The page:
By 2020, the number of social media users worldwide is expected to reach 2.95 billion. And thanks to a wide range of social channels, it’s never been easier to communicate with brands and get the information we need. For brands in higher ed, this means that you have a unique megaphone to reach your audiences.
And most of the time, what’s the audience that higher ed brands are looking to reach? Prospective students, of course. But here’s the catch, which we know from our Gen Z research: when prospective students are making decisions about colleges and universities, they don’t use social media as a primary way to evaluate or engage with your institution. However, they do peruse your school’s social feeds to check out student life and the overall experience. It’s important to understand this behavior—and to know that most of your followers will be current students, faculty, and alumni. Here are a few tips that will help you craft engaging content to reach all of your audiences on social media.
1. Keep it simple.
Twitter’s 140-character limit has trained us well. Whether it’s an Instagram caption or a Facebook post, the number one rule is to keep it short and simple. Sure, these channels are prime real estate for reaching your key audiences—but when users are scrolling through a social feed, your chance to get their attention lasts about three seconds (!). If you ultimately want users to take action, think of each post as your brand’s front door, and lead with the most important message in the fewest words.
2. Drive them somewhere.
A simple post is good, but a great post also sends users to your website, your blog, or another channel of yours. The key is a strong call to action (CTA). Some tried-and-true examples: Learn more, Apply now, Sign up, Watch more, Donate now, and Contact us. Then pair your CTA with a tracking link to the right destination. Tracking links, created through services such as Bitly.com, help you analyze clicks and conversions by individual social posts, and attribute value to your social media plan.
3. Be disruptive—in a good way.
The struggle is twofold: You need to stand out from your peers and competitors on social media. And you need to stand out amid the deluge of content that floods the typical user’s feed. So how do you get noticed? Don’t be afraid to upset the norm with new content types. Try posting a Facebook Live video of a campus event, or use an Instagram carousel to tell a compelling alumni success story. Remember: Users want to see content from you that looks and feels like it was posted from one of their friends. So stand out, but be relatable.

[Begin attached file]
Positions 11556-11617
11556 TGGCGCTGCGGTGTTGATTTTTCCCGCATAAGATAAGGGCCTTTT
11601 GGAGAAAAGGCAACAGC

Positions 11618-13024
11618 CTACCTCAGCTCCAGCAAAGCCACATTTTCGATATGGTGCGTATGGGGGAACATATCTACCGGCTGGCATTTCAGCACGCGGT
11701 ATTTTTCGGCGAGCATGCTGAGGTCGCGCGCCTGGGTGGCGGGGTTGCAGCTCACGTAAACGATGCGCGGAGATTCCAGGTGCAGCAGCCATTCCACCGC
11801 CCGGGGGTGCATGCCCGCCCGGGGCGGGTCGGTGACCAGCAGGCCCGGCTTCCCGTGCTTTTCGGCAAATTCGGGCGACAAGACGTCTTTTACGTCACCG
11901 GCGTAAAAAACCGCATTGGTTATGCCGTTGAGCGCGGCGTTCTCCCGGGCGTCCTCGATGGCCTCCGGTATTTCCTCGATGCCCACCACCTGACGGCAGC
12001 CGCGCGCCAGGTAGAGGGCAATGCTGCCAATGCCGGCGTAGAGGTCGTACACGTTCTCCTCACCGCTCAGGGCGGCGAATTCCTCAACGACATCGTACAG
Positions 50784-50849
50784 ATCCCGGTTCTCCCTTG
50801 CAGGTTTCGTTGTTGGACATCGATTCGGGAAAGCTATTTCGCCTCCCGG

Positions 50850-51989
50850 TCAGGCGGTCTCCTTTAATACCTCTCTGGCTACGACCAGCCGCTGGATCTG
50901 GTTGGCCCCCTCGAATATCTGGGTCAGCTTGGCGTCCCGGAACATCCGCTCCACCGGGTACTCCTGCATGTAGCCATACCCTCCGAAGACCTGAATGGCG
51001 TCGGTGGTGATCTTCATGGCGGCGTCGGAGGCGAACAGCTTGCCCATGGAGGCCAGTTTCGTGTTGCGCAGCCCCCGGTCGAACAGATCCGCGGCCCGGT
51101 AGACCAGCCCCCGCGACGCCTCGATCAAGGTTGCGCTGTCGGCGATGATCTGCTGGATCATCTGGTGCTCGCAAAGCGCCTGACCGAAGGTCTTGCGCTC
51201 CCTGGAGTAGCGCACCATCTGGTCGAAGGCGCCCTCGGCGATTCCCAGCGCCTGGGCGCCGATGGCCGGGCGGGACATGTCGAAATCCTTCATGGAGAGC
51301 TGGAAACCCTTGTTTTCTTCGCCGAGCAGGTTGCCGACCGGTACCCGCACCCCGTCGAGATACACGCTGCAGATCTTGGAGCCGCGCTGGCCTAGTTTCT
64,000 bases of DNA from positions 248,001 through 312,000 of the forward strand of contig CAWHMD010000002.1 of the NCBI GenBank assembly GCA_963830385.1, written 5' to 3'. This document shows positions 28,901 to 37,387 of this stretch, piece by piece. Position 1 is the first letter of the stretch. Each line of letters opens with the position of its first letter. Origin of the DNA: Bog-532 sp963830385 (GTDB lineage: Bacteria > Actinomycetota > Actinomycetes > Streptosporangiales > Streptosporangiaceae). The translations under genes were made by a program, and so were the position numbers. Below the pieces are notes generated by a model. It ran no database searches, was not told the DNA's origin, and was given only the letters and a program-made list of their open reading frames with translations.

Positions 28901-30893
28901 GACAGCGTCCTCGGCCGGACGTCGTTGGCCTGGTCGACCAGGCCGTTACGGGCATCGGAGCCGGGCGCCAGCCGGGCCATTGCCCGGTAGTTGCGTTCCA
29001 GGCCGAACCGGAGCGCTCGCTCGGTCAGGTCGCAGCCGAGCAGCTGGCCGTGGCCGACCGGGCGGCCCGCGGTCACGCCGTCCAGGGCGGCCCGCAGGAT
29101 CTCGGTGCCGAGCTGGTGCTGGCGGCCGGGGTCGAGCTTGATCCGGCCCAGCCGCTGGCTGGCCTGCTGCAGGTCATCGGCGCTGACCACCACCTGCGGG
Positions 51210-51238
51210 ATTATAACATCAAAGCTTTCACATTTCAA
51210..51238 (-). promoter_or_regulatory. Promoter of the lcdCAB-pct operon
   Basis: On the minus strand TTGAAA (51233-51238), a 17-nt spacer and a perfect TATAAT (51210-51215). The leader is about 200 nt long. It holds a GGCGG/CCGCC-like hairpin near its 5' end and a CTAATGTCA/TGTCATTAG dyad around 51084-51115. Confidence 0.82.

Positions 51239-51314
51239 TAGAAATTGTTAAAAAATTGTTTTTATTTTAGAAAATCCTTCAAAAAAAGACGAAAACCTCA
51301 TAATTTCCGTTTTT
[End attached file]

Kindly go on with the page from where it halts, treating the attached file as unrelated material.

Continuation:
4. Put your best foot forward.
High-quality photography and videography are a must on social media. Toss out photos that are dark or poorly composed. If you place text over an image, limit it to just a few words. For videos, trim your content down to a manageable size: about one minute at most. Studies suggest that Facebook users watch video with their phone’s volume off, so include closed captions on that channel. (No captions needed for Instagram or Snapchat.) Finally, strive to hook your viewers within the first three seconds of your video.
5. One size does not fit all.
Many brands make the mistake of posting the same exact content to all of their social and digital channels. Your social strategy should start with campaign and channel goals, and then allocate the content accordingly. This way, you can tailor your content to fit the needs of each audience and channel. Need a place to start? Facebook and Instagram offer demographic insights to business profiles. Here you can dig into user behavior and background information (like sex, gender, income, and location) and begin tailoring your content accordingly.
6. Test and learn.
It’s important to test your content continually to know what’s resonating most with your key audiences. In A/B testing, also known as split testing, you post two or more pieces of content to determine which one performs better. You can test many things: design, copy, content type, or time of day, to name a few. Testing gives you valuable insights about what your users engage with most. Your mantra for A/B testing? Test, refine, repeat.
7. Staff the ship.
No matter how solid your social strategy is, you must have a proper team in place to carry it out. This is vital both for good customer service and for fostering brand loyalty, engagement, and awareness. Ideally, choose people who can not only create content for your channels, but who can also work behind the scenes to manage the community that forms. A community manager proactively engages with followers, and reactively responds to user inquiries—and becomes your front line for understanding your audiences. By allocating resources to manage your social media presence, you can successfully reach new and existing followers.
Need more social media tips? Read our list of best practices.